This tax season, while you explore tax-efficient investments, let’s compare these two fixed-income investments.
National Savings Certificates (NSC) and fixed deposits (FDs) are among the popular investments that allow tax benefits under Section 80C of the Income Tax Act. Five-year investments up to Rs 1.5 lakh a year are eligible for tax deduction. While these two investments are similar in many ways, there are a few differences. This tax season, while you explore tax-efficient investments, let’s compare these two fixed-income investments.
Similarities between the two
Both these investment instruments are eligible for a tax deduction of up to Rs 1.5 lakh under Section 80C of the Income Tax Act.
NSC comes with a lock-in period of 5 years. Similarly, FD investments are eligible for tax saving when there is a lock-in period of 5 years.
Both NSC and tax-saving FDs do not come with an upper limit on the investment amount.
How is NSC different from tax-saving FD
One major area of difference is the rate of interest associated with the products. In case of NSC, the interest rate is subject to change every quarter whereas the FD rates are changed periodically by banks basis policy/rate changes. NSC offers a common interest rate for all investors. FD interest rates, on the other hand, may vary from bank to bank. The difference between the rates offered by various banks can approximately go up to 100 basis points. Hence, when you pick a tax-saver FD, make sure you have run your research and compared options.
While NSC offers the same interest rate to all investors, irrespective of their age, banks offer a higher interest rate to senior citizens. Usually, banks offer 0.5% additional interest to senior citizens.
The frequency of compounding may vary too, thus impacting the effective return. Banks typically compound the invested amount quarterly while NSCs offer annual compounding. Hence, a bank offering 7.5% interest compounded quarterly, essentially offers an annual rate of 7.71%.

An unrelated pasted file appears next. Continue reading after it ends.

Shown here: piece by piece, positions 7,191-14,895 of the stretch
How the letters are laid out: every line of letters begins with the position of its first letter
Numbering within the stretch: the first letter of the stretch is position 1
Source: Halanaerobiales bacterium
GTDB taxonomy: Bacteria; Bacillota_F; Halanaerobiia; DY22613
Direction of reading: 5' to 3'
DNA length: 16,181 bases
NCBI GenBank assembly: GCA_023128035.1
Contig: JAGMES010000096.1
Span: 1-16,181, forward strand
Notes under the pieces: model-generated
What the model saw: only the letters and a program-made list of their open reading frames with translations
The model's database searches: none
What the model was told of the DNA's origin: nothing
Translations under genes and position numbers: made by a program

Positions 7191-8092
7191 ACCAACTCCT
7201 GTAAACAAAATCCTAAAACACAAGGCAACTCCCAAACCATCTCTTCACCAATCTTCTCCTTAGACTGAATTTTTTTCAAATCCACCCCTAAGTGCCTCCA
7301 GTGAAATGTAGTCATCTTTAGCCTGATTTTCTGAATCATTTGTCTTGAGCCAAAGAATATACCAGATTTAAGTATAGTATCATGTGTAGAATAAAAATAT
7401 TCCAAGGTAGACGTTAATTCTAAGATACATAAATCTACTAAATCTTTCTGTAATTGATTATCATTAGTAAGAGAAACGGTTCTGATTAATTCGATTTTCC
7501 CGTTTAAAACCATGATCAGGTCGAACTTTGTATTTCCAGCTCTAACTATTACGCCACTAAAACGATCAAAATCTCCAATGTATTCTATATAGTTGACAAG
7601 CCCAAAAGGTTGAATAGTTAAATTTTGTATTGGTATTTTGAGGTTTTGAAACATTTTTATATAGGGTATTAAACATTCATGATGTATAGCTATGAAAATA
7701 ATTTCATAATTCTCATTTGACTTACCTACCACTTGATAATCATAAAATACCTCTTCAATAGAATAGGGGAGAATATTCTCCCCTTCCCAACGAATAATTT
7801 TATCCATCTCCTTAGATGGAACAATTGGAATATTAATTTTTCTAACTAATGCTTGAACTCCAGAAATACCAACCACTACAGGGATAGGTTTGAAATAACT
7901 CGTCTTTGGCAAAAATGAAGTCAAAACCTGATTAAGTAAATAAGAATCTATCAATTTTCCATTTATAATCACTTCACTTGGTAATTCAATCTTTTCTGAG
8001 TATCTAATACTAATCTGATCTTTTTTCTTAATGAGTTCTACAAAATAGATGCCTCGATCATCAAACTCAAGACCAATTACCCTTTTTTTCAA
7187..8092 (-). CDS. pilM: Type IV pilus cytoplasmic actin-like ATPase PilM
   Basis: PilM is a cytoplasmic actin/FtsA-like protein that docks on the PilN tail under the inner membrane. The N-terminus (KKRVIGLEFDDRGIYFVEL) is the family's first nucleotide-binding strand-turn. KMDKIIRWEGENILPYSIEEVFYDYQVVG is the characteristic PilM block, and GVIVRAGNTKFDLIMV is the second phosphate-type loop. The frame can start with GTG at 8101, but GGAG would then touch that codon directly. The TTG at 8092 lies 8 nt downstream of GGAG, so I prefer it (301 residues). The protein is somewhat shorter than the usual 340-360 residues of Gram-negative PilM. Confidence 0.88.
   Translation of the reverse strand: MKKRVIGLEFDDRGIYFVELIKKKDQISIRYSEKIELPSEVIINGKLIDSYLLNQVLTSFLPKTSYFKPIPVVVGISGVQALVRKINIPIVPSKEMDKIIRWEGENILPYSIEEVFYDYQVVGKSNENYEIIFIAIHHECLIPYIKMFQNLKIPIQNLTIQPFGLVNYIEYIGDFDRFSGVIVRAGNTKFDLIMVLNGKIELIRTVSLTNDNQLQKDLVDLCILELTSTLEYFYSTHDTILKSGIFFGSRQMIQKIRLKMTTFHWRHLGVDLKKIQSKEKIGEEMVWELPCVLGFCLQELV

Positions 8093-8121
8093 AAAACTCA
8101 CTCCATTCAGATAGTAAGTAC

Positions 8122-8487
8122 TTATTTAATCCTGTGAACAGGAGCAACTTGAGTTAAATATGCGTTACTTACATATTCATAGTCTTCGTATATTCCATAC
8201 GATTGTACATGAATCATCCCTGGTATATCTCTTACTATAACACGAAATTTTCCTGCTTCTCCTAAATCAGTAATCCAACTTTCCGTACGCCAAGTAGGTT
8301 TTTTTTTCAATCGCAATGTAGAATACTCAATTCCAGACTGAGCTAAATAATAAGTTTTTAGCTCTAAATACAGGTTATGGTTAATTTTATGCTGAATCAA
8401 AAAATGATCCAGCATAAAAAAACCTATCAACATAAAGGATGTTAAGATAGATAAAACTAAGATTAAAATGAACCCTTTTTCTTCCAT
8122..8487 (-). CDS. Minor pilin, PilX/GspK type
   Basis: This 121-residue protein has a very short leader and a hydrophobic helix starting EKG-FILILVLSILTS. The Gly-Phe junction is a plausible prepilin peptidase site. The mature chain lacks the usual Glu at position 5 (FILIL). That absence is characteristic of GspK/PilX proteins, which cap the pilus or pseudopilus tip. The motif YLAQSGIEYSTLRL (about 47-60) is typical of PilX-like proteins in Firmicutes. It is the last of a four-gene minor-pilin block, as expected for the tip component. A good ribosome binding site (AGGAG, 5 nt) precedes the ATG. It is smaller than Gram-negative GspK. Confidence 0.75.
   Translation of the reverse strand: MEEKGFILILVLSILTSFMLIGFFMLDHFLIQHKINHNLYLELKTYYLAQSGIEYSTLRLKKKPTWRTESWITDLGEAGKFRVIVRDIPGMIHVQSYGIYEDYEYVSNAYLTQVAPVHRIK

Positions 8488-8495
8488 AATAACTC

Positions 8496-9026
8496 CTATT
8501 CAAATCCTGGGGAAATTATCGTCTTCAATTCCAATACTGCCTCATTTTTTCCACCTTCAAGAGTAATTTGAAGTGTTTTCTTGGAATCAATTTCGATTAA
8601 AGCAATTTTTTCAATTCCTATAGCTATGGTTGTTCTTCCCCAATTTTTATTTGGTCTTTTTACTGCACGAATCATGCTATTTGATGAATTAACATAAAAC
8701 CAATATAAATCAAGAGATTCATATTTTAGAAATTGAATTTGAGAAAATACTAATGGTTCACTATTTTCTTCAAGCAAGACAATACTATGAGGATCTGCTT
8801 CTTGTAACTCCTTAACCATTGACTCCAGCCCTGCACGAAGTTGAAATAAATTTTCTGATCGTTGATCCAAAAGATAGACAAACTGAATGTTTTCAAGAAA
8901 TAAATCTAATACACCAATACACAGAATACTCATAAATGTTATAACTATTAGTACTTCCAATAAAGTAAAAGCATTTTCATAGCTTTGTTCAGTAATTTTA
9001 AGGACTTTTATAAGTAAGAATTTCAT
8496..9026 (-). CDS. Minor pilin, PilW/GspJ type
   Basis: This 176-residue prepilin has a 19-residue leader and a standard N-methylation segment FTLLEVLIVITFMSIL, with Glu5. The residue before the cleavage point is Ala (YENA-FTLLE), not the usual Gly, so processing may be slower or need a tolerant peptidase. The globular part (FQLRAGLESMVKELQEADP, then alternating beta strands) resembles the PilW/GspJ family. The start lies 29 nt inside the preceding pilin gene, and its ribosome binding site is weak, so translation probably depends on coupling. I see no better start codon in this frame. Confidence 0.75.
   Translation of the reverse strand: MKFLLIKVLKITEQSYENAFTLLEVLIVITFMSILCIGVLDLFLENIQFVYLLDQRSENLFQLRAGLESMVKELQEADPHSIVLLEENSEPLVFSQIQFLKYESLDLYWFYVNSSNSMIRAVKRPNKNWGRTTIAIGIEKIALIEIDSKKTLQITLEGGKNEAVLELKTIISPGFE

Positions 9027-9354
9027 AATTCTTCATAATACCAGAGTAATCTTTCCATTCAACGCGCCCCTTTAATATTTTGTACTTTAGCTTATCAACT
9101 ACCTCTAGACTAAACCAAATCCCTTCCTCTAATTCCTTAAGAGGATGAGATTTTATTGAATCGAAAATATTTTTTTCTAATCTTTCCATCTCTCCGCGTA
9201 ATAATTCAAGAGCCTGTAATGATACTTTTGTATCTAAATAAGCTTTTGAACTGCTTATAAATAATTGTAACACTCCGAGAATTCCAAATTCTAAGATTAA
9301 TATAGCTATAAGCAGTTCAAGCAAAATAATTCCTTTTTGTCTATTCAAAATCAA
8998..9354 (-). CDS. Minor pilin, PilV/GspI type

The tax on the FD interest is deductible at source, while that’s not the case for NSC. TDS on FDs is deducted at 10%, if the interest accrued exceeds Rs 10,000 in value in a financial year. However, a person can avoid the tax deduction at source by submitting the 15G form (15H in case of senior citizens). NSC interest, on the other hand, is taxed in the final year, i.e. upon attaining maturity.
Which one should you opt for?
When you compare the two instruments, don’t just look at the interest rate but the interest yielded on the maturity of both. If your income is below the taxable limit and you have submitted Form 15G, in terms of TDS, the two instruments would be on par with each, so the factors you need to look at here are interest rate and compounding frequency.
Let’s look at the table below to get a better understanding of the two instruments:
Another area of difference is the loan facility available. While you can avail a loan against NSC, you can’t do so from a tax-saving FD.
(The writer is CEO, BankBazaar.com)